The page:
Higher for longer is a reality, and so, too, is the weakening consumer in a 70% consumer spending-driven economy. Again, once the sequence of falling dominoes reaches the key labor market domino and it topples, the negative recessionary feedback loop begins. In such a vicious cycle, a weakening consumer drives job losses, which further drive a weakening consumer. Under the right conditions, some consumer relief could come from lower energy prices and their amplified impact on overall inflation. Unfortunately, we don’t have those “right” conditions now.
This Friday was the last trading day in September. As advertised, September lived up to its billing as the year’s weakest month historically. All major stock indexes and most S&P sectors fell during the month. The one notable exception to this sea of red was energy, which ended the month in positive territory.
Energy leadership doesn’t bode well for consumers or the markets. Interestingly, broad energy leadership and oil price outperformance late in the economic cycle is a phenomenon highly correlated with hard landings in both stocks and the economy. Conversely, soft landings are highly correlated with a broad-based easing in energy prices. This time isn’t likely to be different, and when it comes to energy, we aren’t seeing the easing.
Energy market strength keeps inflation sticky and the Fed inescapably trapped in the current higher-for-longer regime. Those facts along with a rapidly weakening consumer likely keep the U.S.S. “Economy” steaming for a recessionary iceberg. Unless higher energy prices and inflation give way along with a reversal lower in the dollar, we will likely remain on a course for iceberg impact. That could change if something else breaks before collision and the Fed is given an excuse to attempt course alteration by emergency measure.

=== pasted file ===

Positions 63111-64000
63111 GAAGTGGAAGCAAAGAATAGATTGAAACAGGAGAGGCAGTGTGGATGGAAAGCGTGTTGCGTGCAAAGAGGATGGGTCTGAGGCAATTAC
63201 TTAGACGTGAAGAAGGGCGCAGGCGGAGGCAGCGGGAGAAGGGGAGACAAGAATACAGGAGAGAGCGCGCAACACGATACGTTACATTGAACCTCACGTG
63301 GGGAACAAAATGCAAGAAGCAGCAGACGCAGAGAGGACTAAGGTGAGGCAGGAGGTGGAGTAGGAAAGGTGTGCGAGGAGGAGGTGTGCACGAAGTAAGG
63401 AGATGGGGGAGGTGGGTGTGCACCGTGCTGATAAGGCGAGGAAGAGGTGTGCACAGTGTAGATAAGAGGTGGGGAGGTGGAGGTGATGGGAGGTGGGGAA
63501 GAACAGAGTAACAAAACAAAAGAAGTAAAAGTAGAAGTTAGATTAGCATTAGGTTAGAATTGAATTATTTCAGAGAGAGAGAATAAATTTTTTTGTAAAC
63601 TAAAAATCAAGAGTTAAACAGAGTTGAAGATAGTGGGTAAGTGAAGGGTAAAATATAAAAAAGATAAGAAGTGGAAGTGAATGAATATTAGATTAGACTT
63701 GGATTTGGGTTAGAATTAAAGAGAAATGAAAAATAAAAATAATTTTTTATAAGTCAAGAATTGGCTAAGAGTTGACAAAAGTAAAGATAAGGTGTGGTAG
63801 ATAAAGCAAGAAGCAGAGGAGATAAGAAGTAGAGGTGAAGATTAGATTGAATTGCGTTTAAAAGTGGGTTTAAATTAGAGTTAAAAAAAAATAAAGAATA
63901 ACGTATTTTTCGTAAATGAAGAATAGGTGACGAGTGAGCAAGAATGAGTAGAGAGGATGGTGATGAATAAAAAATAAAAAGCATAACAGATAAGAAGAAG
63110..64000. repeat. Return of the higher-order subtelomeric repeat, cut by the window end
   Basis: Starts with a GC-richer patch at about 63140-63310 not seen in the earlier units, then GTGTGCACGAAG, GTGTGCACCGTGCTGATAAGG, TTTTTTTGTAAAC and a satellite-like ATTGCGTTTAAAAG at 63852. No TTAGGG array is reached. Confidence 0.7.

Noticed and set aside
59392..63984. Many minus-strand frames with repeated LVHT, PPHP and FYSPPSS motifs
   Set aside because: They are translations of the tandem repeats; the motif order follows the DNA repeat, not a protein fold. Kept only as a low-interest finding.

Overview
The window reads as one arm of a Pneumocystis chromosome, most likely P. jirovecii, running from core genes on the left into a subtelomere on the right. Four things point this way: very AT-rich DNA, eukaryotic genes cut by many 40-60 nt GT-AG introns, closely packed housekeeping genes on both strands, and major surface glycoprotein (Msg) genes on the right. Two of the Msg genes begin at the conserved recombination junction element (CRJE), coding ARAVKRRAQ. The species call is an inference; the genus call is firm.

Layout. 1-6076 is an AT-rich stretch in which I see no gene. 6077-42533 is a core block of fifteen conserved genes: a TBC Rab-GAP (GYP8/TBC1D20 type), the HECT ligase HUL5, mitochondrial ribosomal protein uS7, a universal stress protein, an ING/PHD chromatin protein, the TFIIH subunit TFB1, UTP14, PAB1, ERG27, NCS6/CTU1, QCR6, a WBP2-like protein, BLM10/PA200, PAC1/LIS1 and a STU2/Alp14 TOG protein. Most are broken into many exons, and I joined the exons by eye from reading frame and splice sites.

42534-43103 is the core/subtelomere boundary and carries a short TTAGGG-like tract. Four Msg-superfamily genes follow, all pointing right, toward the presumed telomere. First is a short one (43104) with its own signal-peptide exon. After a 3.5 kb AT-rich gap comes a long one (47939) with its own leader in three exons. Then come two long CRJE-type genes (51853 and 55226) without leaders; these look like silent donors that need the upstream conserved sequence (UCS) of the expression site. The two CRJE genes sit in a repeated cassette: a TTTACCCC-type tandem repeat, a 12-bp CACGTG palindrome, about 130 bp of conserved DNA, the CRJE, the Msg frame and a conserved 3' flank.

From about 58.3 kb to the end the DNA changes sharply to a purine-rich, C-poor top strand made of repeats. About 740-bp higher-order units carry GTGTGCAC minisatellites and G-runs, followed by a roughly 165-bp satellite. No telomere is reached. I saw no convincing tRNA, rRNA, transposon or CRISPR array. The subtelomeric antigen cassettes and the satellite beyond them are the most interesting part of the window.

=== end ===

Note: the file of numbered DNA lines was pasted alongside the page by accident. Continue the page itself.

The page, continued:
With energy prices at the center of so many crucial global macro developments, recent HAIs have focused on the many oil market dynamics stimulating higher prices. Central to the case have been a U.S. strategic petroleum reserve at 40-year lows, Saudi and Russian production cut extensions in a market the IEA warned is in a “significant supply shortfall” of 1.2 million barrels a day, and the recent curve ball that U.S. shale’s production is rolling over now that the Permian Basin (the one bright spot for shale production as recently as early summer) is now in decline. This week, however, more tinder was added to the global energy price fire, and by extension to the inflation problem and ultimately to the higher-for-longer problem.
Russian energy companies have long been undercompensated for fuel products sold on the domestic market. This dynamic caused Russian firms to focus primarily on more lucrative export opportunities. As a consequence, Russia is now facing oil product shortages on the domestic Russian market that started in Crimea and have since spread throughout southern Russia. In response to growing shortages, Moscow intervened this week and banned exports of diesel and most gasoline until further notice. Russia makes up about 15% of the international seaborne diesel market (gas exports are lower), and those exports just dropped to zero overnight. According to UBS Group, any longstanding ban would have “big implications” for global fuel supplies at just the wrong time. The global energy situation is already precarious. Supply is tight, vulnerable, and disproportionately in the hands of OPEC+. Now, losing 15% of the international diesel supply risks putting the match to the powder keg.